Learn how the framework Hibernate simplifies the use of relational databases in Java applications by presenting relational data as simple Java objects, otherwise known as plain old Java objects (POJO). These objects are accessed through a session manager. Hibernate is referred to as an object-relational mapping (ORM) tool.
- [Instructor] You may be wondering, what is Hibernate? I know when I first heard it, all I could think of was bears sleeping in the winter. Let's take a look at the Hibernate framework. Hibernate is a framework that simplifies the use of relational databases in Java applications by presenting relational data as simple Java objects otherwise known as plain old Java objects or POJO. These objects are accessed in our programs through a session manager. Hibernate is referred to as an Object Relational Mapping tool or ORM as Java programmers were used to working with objects so Hibernate takes away the details of accessing the database and allows us to again work with something familiar such as objects.
This tool greatly increases programmer productivity when the application requires data to exist after a program ends, otherwise known as data persistence. It makes persistent database access easier by using high-level object handling functions. Hibernate is a free open source software available through the GNU general public license. Let's take a look at a diagram that shows where Hibernate fits into the process. At the top, we have our Java application. Our application wants to connect to the data in our database which allows us to have data that exist after our application is finished.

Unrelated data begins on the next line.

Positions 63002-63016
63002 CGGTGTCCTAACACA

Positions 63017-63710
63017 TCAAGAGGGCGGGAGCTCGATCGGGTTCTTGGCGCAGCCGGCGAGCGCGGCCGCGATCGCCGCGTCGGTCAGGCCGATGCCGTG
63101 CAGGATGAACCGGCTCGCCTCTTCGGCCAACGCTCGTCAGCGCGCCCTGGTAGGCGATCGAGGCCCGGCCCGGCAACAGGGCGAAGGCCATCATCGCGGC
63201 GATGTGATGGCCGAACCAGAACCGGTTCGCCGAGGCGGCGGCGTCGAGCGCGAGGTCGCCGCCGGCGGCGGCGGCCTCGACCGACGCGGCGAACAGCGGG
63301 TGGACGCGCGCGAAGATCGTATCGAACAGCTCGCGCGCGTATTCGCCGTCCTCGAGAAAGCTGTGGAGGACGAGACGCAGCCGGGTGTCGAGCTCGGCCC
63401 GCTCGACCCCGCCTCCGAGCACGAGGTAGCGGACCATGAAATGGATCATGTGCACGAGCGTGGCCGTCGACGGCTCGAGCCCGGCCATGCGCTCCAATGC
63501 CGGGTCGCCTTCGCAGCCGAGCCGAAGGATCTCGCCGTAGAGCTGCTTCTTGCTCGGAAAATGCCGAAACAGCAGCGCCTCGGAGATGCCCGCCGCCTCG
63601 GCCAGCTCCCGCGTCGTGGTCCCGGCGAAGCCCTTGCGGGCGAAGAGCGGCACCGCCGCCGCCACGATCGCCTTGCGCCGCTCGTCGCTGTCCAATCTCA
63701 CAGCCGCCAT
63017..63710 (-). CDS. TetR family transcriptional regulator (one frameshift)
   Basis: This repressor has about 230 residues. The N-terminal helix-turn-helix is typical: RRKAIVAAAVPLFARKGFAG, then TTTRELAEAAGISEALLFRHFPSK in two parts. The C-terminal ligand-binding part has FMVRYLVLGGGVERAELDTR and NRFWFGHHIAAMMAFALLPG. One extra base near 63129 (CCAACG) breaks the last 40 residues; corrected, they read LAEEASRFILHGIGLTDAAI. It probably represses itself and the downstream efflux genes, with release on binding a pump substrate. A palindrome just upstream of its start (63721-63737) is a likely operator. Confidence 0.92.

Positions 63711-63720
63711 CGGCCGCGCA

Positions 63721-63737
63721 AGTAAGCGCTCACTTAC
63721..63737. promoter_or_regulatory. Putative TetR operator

So right below the Java application, we have Hibernate. Hibernate configures our interaction with the database, creates a session factory that allows us to create sessions with the database. It allows us to create transactions. Transactions are important when dealing with databases because if there's any problem, you want to be able to roll back your changes so you don't have any data corruption. It offers queries and criteria for our queries. Then Hibernate sits between the Java application and the JDBC, the Java Database Connectivity API.
Hibernate takes care of the mapping and configuration required to access the database, hiding the details and allowing us to concentrate on the business logic and not worry about the database schema. It also provides data query and retrieval operations. It generates the SQL syntax needed to access the database and format the results into plain old Java objects instead of a SQL result set, which makes it easier for a programmer to understand and use in their programs. The idea of persistence using Java objects involves the mapping of the objects in Java directly to the relational entities in the database or the tables in the database.
If you've ever worked on database design, you know the design of the tables can be different from the Java object, but this is why Hibernate makes it so easy to work with the data through these objects instead of dealing directly with one or multiple tables. Hibernate can be used in any Java application whether it's a swing application, a servlet, a JSP page, or any application that requires access to a database. Let's take a look at some of the advantages that Hibernate brings to the table. Hibernate takes care of mapping Java classes or objects to database tables using XML files and annotations without writing any lines of code.
It provides simple APIs for restoring and retrieving Java objects directly to and from the database. If there is a change in the database schema or in any table, then you only need to change the XML file properties. It handles complex associations of objects in your database. It allows for minimal database access with smart fetching strategies and it provides simple querying of data. Hibernate supports most of the relational databases such as HQL database engine, DB2/NT, MySQL, Oracle, FrontBase, Microsoft SQL Server, and more.
- Installing Hibernate
- Adding a database connection for a project in NetBeans
- Setting up the configuration file
- Reverse engineering to discover object details
- Mapping the database to Java objects
- Saving, updating, and deleting an object
- Retrieving objects
- Using the CriteriaQuery
- Using HQL and native SQL queries
- Using aggregate methods in HQL